If you often hear the call of the Advil bottle, chances are you are dealing with a heavy burden of inflammation. Inflammation is our body’s method for bringing healing to a damaged site and repairing tissues, and is the root of all pain. Inflammation can be rooted in an accumulation of toxins, from mechanical injury, from pathogens like viruses, from poor digestion and elimination, or from a poor diet, among other sources.
Bodywork is a wonderful first step in any effort to fight inflammation and pain. Massage mobilizes the toxins we need to be able to excrete from around our cells, and gets them headed out of the body. Massage also promotes healing of tissues by bringing increased blood flow to damaged areas. Finally, massage activates the lymphatic system, which is the body’s garbage disposal and immune transport system.
Unfortunately, without good nutrition, none of these systems can work well. Without proper hydration, our toxins and lymphatic system can’t flow. Hydration is also key to keeping our tissues and joints lubricated well, allowing them to heal. And a diet full of good nutrients gives our bodies the energy and raw materials needed for removing toxins and fighting inflammation.
Some of my favorite tips for incorporating good nutrition into your inflammation-fighting program:
Got joint pain? The cartilage that cushions your joints is composed of 80% water. Increasing your hydration should be your first step in reducing popping, clicking, swelling, and pain. Strive to drink half your body weight in ounces of water every day (i.e. 160 pound person drinks 80 oz. a day), to a maximum of 100 ounces. Antioxidant vitamins like C, E, K, and bioflavonoids, found in dark leafy greens and fruit, can be helpful in combatting the free radicals that damage the synovial fluid inside the joints. Your diet should also be high in good-quality essential fatty acids to fight inflammation. If you’re not a fan of oily fish like salmon and sardines, you might consider a fish oil supplement daily.
Dump the sugar. Sugar is a very inflammatory substance. A diet full of sugar keeps our blood sugar high. Elevated blood sugar blocks the body’s pathways that fight inflammation, and promotes the pathways that create inflammation. Eliminate all added sugars from your diet (sugar, honey, maple syrup), as well as refined white flour (which also spikes your blood sugar). Remember, artificial sweeteners can increase cravings for actual sugar. Better to work on resetting your palate by eliminating sweeteners altogether.
Don’t fear fat! Good fats are anti-inflammatory, as they are the building blocks for our inflammation-fighting compounds. They are also necessary for the absorption of fat-soluble vitamins, which include the antioxidants E and K. Fats in the diet are also key to controlling sugar cravings. Bad fats—like hydrogenated oils, margarine, and canola oil—actually create inflammation in the body. Try to incorporate good fats like coconut oil, olive oil, grass-fed butter, and avocados into every meal.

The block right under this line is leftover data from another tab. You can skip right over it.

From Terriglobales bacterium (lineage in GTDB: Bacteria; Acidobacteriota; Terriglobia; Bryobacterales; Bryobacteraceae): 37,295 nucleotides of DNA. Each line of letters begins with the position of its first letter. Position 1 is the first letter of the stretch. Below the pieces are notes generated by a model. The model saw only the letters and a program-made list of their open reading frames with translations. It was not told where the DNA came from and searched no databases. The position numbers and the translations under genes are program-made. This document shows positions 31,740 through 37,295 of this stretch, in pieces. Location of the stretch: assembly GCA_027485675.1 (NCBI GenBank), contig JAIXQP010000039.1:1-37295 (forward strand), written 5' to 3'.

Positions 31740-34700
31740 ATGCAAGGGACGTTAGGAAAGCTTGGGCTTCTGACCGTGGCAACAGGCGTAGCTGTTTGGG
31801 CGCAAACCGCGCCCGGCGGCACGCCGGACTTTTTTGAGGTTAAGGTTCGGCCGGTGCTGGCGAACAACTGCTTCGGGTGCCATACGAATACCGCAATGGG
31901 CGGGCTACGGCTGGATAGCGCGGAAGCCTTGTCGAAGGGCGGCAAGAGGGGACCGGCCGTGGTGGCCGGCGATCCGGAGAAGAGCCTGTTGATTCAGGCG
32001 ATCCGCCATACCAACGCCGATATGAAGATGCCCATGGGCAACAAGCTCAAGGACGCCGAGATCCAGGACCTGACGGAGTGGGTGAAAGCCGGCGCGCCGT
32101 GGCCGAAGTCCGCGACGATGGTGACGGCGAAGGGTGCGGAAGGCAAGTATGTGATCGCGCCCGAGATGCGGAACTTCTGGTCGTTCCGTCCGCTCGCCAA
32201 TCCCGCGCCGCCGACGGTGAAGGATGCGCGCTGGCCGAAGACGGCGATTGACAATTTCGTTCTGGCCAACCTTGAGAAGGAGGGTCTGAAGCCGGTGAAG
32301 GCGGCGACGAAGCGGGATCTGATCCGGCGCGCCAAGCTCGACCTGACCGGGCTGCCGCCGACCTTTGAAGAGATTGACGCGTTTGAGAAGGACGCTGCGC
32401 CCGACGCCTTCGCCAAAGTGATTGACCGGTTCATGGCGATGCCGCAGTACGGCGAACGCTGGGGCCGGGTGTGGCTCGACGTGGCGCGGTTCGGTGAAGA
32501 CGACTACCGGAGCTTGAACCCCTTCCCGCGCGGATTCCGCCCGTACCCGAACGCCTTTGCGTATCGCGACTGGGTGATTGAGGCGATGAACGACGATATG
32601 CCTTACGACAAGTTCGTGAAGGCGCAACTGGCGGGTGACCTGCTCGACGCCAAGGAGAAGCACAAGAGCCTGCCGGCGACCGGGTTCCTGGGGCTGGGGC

Love your liver! The liver is the master cleansing and purifying site in the body. Among its many jobs, the liver cleans the blood, removes toxins, and allows these neutralized toxins to be packaged up with bile and excreted out of the body. The liver and gallbladder need to be healthy, with good-quality free-flowing bile being produced, for this process to work. Most of our livers, however, are bogged down by diets full of carbs and sugars and processed foods, while the gallbladder’s bile flow is stagnant from low-fat/poor fat diets. Your diet should be full of good proteins, like pasture-raised chicken and wild seafood, which are broken down into the amino acids that are used in the liver’s detox chemical reactions. Avoid refined and processed foods, and chemical additives and preservatives. Eating beets and drinking dandelion tea (not necessarily together!) are great ways to support your liver’s detox pathways.
Ellen Lovelace, MPH, NTC, RWP helps health-challenged people to overcome the confusion and nutrition “noise,” and achieve optimal wellness through the use of whole foods-based nutrition ,and functional testing and support. She helps clients focus on what they CAN eat, finding good alternatives to not-so-good choices. Ellen specializes in digestion issues, blood sugar regulation, food sensitivities, hormonal balancing, and general wellness counseling.
For Therapia clients, Ellen is offering her initial intake and nutritional assessment for $150 (normally $225). Your in-depth health history, 5 day food journal, and online signs and symptoms questionnaire are used to create an individualized nutrition plan and recommendations for next steps.
Contact her at firstname.lastname@example.org 408-547-7480 to schedule.